Deferred assets (Also see Accounting – Accrual and Deferral) are the expenditures that the company has made ahead of time, but it has not consumed the expenses. Two situations that cause this to happen are:
Long consumption period
The company has paid for the expenditure ahead of time, and it expects that it will consume the item it purchases entirely after many reporting periods. In such a situation, the company is more likely to record the deferred asset as its long-term asset (Also see Guide to Non-current Asset) in its balance sheet.
Short consumption period
The company has paid for the expenditure ahead of time, and it expects that it will consume the item it purchases entirely in a couple of months. In this case, the company will record the deferred asset as a prepaid expense. Thus, in the company’s balance sheet, this deferred asset will appear as a current asset (Also see What are Other Current Assets?) initially.
Some examples of deferred assets include prepaid advertising, prepaid insurance, prepaid rent (Also see Introduction to Prepayments and Accruals), as well as bond issuance costs.
Business owners should treat some of the expenditures as deferred assets because if not, they will charge those expenditures to expense before consuming the related benefits. As a result, the expense recognition will be abnormally high in the first few reporting periods and become extremely low in later periods.
If a company implements the cash basis of accounting, it does not need to apply the concept of the deferred asset. This is because by using this method, they will record the expenditures as expenses once they pay for them. Hence, if they use the cash basis of accounting, they should charge those items to expense straight away.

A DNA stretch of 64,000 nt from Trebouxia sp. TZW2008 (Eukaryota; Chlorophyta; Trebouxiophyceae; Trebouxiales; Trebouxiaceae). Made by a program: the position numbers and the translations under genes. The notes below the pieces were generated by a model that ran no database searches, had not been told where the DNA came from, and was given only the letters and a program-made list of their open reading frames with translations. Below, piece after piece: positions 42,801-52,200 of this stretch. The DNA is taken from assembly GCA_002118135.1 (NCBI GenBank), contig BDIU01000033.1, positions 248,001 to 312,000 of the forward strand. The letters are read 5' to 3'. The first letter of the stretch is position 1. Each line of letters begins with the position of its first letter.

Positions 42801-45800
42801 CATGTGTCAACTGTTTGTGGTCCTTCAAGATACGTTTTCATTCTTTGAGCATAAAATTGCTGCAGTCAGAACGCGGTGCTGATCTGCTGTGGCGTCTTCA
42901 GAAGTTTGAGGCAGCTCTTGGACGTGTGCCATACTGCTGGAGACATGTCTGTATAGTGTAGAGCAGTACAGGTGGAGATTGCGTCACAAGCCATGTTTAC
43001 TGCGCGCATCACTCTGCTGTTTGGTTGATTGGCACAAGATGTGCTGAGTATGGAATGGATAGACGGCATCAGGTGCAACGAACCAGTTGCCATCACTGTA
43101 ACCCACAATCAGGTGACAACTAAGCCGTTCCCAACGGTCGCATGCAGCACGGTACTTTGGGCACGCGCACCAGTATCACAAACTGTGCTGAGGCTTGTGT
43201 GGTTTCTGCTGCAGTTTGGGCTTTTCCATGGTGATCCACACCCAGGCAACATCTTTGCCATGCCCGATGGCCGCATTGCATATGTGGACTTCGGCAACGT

Business owners are likely to forget about the deferred asset items they have recorded on the company’s balance sheet. This indicates that they are likely to see a large amount of write-off for those deferred asset items when the auditors assess their accounts. To prevent this from happening, business owners should monitor those items on a spreadsheet. When every reporting period has ended, they need to reconcile the amounts on that spreadsheet to the company’s account balance in the general ledger. If necessary, they should also make adjustments (Also see Accounting – Importance of Adjustment Entries) on the account balance by charging the amount as expenses regularly.
If you do not want to hire a staff to help you in monitoring the deferred assets, you should use an accounting policy that will charge an expenditure which is lower than a certain sum to an expense automatically. Otherwise, you can consider engaging an accounting firm in Johor Bahru and let the experts do this for you so that you always have a tight grip on the finances of your business.